Everyone wants power and everyone is in a constant duplicitous game to gain more power at the expense of others, according to Greene, a screenwriter and former editor at Esquire (Elffers, a book packager, designed the volume, with its attractive marginalia). We live today as courtiers once did in royal courts: we must appear civil while attempting to crush all those around us. This power game can be played well or poorly, and in these 48 laws culled from the history and wisdom of the world’s greatest power players are the rules that must be followed to win. These laws boil down to being as ruthless, selfish, manipulative, and deceitful as possible. Each law, however, gets its own chapter: “Conceal Your Intentions,” “Always Say Less Than Necessary,” “Pose as a Friend, Work as a Spy,” and so on. Each chapter is conveniently broken down into sections on what happened to those who transgressed or observed the particular law, the key elements in this law, and ways to defensively reverse this law when it’s used against you. Quotations in the margins amplify the lesson being taught. While compelling in the way an auto accident might be, the book is simply nonsense. Rules often contradict each other. We are told, for instance, to “be conspicuous at all cost,” then told to “behave like others.” More seriously, Greene never really defines “power,” and he merely asserts, rather than offers evidence for, the Hobbesian world of all against all in which he insists we live. The world may be like this at times, but often it isn’t. To ask why this is so would be a far more useful project.

If the authors are serious, this is a silly, distasteful book. If they are not, it’s a brilliant satire.

Pub Date: Sept. 1, 1998

ISBN: 0-670-88146-5

Page Count: 430

Publisher: Viking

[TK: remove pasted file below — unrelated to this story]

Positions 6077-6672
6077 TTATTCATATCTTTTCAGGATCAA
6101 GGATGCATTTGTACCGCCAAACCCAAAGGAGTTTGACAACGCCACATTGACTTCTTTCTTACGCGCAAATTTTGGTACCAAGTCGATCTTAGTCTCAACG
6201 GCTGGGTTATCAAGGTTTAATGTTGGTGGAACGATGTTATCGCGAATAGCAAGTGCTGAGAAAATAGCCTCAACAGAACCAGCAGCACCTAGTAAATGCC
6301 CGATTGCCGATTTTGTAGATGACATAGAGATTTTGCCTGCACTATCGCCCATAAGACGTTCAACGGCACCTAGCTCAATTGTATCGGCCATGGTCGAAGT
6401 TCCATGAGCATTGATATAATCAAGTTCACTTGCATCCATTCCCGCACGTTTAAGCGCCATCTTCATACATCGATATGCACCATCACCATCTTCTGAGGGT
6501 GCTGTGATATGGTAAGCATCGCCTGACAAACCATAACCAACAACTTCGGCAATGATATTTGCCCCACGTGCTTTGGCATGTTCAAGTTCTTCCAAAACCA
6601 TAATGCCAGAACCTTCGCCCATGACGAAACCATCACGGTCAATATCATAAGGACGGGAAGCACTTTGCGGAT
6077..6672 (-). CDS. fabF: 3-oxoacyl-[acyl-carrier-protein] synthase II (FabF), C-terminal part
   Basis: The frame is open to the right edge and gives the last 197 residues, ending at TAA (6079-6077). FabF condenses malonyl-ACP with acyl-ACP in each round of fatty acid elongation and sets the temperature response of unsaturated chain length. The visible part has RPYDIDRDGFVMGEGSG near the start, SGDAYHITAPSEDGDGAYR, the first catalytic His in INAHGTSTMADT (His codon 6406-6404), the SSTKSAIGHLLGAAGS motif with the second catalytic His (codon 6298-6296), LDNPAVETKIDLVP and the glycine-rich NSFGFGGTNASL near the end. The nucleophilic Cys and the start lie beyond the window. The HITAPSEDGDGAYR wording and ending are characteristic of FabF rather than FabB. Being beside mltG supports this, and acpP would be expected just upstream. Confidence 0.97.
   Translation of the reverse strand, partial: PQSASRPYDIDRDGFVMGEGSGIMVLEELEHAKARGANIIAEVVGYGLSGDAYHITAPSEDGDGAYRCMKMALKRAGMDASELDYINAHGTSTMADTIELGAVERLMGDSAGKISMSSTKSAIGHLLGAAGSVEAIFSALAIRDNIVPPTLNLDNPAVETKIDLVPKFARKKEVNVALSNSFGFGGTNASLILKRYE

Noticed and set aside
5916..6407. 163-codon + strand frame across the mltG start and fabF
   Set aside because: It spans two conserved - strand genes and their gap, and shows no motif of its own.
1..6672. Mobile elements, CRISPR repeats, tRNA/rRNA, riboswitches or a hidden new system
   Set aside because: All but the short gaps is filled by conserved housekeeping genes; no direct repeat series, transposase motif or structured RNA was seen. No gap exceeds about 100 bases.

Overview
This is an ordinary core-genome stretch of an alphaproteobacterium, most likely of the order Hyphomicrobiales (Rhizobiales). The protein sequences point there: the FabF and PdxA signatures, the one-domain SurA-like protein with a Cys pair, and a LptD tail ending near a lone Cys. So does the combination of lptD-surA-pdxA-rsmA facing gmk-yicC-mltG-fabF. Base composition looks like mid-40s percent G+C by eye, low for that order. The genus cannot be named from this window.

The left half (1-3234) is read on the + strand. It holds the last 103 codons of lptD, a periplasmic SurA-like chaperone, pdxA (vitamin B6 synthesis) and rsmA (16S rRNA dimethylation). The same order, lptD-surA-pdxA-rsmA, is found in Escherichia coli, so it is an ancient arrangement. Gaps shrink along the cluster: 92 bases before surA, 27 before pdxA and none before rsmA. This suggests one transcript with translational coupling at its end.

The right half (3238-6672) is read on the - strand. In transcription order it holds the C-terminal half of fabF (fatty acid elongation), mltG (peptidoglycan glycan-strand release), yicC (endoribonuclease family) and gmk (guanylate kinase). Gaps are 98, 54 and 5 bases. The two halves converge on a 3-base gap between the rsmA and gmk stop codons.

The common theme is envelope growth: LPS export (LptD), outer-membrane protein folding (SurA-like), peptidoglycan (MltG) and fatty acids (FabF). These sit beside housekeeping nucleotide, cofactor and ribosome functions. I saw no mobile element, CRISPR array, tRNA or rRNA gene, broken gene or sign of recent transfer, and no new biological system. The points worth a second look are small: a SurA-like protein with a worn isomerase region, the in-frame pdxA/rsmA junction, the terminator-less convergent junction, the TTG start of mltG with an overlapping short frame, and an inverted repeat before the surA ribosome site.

Review Posted Online: May 20, 2010

Kirkus Reviews Issue: July 15, 1998

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Striking research showing the immense complexity of ordinary thought and revealing the identities of the gatekeepers in our...

THINKING, FAST AND SLOW

A psychologist and Nobel Prize winner summarizes and synthesizes the recent decades of research on intuition and systematic thinking.

The author of several scholarly texts, Kahneman (Emeritus Psychology and Public Affairs/Princeton Univ.) now offers general readers not just the findings of psychological research but also a better understanding of how research questions arise and how scholars systematically frame and answer them. He begins with the distinction between System 1 and System 2 mental operations, the former referring to quick, automatic thought, the latter to more effortful, overt thinking. We rely heavily, writes, on System 1, resorting to the higher-energy System 2 only when we need or want to. Kahneman continually refers to System 2 as “lazy”: We don’t want to think rigorously about something. The author then explores the nuances of our two-system minds, showing how they perform in various situations. Psychological experiments have repeatedly revealed that our intuitions are generally wrong, that our assessments are based on biases and that our System 1 hates doubt and despises ambiguity. Kahneman largely avoids jargon; when he does use some (“heuristics,” for example), he argues that such terms really ought to join our everyday vocabulary. He reviews many fundamental concepts in psychology and statistics (regression to the mean, the narrative fallacy, the optimistic bias), showing how they relate to his overall concerns about how we think and why we make the decisions that we do. Some of the later chapters (dealing with risk-taking and statistics and probabilities) are denser than others (some readers may resent such demands on System 2!), but the passages that deal with the economic and political implications of the research are gripping.

Striking research showing the immense complexity of ordinary thought and revealing the identities of the gatekeepers in our minds.

Pub Date: Nov. 1, 2011

ISBN: 978-0-374-27563-1

Page Count: 512

Publisher: Farrar, Straus and Giroux

Review Posted Online: Sept. 4, 2011

Kirkus Reviews Issue: Sept. 15, 2011